Playwright and poet Oscar Wilde is a prominent figure of the late Victorian Era, known for his aestheticism and somewhat scandalous nature. He is also an important queer writer, persecuted for his sexuality and eventual self-imposed exile from England. Many of his poems and plays contain double entendre and hidden meanings, a way of communicating homoerotic and homosocial desires. Wilde’s 1893 play Salomé: A Tragedy in One Act tells a story of forbidden and unrequited love, a theme which is captured in Aubrey Beardsley’s illustrations of the text.
If we are to look at these illustrations and consider the queerness of them, we cannot just think about their significance in relation to Wilde’s homosexual desires, after all, those are contemporary terms by Victorian standards. Holly Ferneaux defines queer as “that which differs from the life-script of opposite-sex marriage and reproduction.” Thus we have to ask how her definition applies to Beardsley’s illustrations of Salomé. Aubrey Beardsley had been asked to create a series of illustrations as a response to the play’s publication in 1893. Most of the images, sixteen in all, were censored and prohibited from being published in their original form. They were eventually published in the 1907 edition of the play, but some of the images were still censored.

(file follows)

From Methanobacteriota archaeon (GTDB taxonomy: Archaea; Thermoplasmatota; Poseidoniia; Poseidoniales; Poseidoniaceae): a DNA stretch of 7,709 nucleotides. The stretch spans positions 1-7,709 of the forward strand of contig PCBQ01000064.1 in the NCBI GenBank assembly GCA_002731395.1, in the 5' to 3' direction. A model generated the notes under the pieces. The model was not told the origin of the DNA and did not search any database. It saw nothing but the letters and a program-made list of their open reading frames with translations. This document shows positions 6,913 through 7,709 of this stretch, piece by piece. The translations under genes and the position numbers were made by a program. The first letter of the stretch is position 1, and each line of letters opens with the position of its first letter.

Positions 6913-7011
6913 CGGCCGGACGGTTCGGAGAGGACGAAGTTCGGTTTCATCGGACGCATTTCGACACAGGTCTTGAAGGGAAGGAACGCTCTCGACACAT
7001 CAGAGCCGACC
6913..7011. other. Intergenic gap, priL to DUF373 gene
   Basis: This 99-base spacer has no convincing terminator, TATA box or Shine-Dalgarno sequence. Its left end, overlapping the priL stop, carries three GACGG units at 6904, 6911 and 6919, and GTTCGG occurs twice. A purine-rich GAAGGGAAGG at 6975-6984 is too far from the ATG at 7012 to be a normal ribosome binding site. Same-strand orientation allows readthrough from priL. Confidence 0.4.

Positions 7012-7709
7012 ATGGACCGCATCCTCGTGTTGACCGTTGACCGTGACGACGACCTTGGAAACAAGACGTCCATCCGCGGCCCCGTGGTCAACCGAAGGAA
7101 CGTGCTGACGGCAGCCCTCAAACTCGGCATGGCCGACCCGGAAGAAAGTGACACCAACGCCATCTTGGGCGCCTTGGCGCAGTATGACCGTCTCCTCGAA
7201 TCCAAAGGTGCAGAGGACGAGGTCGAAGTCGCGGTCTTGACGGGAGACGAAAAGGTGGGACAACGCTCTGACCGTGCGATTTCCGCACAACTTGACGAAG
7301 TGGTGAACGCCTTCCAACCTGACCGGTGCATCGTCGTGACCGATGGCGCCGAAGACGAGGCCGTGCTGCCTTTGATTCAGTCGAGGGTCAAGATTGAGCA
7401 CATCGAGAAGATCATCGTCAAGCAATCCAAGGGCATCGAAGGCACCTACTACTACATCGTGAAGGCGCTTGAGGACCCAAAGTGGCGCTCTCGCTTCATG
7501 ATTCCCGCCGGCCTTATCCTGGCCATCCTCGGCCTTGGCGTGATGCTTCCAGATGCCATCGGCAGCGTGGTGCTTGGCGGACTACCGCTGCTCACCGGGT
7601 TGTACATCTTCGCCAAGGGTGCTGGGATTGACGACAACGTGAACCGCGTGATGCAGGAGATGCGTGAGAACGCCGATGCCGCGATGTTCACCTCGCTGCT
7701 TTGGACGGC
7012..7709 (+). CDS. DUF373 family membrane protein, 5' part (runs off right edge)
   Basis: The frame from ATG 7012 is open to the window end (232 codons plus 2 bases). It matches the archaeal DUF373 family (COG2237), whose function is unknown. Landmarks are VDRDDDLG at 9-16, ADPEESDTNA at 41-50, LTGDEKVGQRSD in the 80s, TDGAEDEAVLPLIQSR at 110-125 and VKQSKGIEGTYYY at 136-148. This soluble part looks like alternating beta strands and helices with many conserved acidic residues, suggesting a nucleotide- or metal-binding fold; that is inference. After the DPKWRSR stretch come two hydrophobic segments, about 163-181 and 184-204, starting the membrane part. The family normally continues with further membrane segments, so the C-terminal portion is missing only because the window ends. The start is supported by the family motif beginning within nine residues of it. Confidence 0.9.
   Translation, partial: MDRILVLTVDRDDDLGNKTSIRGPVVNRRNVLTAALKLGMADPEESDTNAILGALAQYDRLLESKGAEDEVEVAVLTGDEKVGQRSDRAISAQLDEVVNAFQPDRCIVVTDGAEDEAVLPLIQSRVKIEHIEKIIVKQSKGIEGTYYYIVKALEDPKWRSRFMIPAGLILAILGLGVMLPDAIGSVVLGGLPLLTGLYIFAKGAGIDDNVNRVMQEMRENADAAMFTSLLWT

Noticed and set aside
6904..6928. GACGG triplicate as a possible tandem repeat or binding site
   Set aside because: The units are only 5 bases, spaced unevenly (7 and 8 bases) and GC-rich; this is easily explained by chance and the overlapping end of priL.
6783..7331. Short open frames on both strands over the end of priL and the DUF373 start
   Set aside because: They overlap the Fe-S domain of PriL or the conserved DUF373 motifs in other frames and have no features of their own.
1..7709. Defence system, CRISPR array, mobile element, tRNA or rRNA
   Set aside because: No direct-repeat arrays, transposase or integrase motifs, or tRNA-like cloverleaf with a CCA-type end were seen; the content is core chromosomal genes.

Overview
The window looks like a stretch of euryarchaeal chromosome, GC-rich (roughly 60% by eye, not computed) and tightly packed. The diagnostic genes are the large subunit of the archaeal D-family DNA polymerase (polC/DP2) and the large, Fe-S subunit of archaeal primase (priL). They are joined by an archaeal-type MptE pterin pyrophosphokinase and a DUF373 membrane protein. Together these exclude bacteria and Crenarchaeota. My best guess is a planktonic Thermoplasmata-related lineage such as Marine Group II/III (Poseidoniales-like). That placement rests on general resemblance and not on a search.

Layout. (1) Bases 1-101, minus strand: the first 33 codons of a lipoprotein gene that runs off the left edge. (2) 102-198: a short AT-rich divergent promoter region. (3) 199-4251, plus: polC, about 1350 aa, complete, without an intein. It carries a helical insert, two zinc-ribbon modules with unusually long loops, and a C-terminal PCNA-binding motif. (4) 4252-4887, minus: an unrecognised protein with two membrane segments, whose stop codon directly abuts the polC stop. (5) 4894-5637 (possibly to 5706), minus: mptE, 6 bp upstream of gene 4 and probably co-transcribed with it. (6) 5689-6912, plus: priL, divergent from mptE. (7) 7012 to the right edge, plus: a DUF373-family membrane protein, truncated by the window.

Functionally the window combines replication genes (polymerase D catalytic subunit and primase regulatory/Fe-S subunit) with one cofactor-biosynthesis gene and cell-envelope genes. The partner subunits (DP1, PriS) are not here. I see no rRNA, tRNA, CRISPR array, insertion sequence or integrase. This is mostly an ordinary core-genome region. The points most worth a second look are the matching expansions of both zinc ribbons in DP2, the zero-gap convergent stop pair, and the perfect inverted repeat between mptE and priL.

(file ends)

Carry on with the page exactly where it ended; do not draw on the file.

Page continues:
Most of the illustrated characters, in particular Salomé and Iokannan (otherwise known as John the Baptist), possess the same appearance in figure, hair, and face. There is a sort of macabre androgyny attached to them, especially in the 15th illustration: “The Climax.” Salomé is depicted hovering in mid-air above lilied waters, bringing the severed head of Iokannan closer to her face in order to kiss it, as she has vowed to do multiple times throughout the play. Aside from her facial expression the two characters are almost like twins, having neither overtly feminine nor masculine characteristics. This is also the case with the second illustration, “The Title Page.” A devilish creature enwrapped in rose bushes is depicted with breasts as well as a penis and testicles (what is often described as “male genitalia”).
The question to ask now is why Beardsley’s artistic decisions matter for creating queer illustrations. Both of these images are examples of being queer, disrupting the gender binary by creating figures that exists outside of expectations of appearance based on perceived gender, allowing not only for homoerotic desire to be displayed, but for any desire and identity outside of the life-script of heterosexuality. Both the play and illustrations also invert heteronormative concepts of sexual conduct, making Salomé, despite being the femme fatale, the more active (or masculine) partner while Iokannon is, while resistant, feminine and passive. The OED defines the term “Uranian” as relating to homosexual love, but other dictionaries and Wikipedia also equate the word with “genderqueer” and other non-binary terms used by transgender and gender non-conforming people. Thus the illustrations capture a part of Wilde’s position as a queer person in Victorian England and subverting the societal expectations of desire, gender and performance.
A portion of the script as well as Beardsley’s illustrations can be found on the Victorian Queer Archive.
There is also a collection of the images on the British Library website.
Citation: Beardsley, Aubrey, and Oscar Wilde. Salomé: A Tragedy in One Act. 1893. John Lane, The Bodley Head, 1907.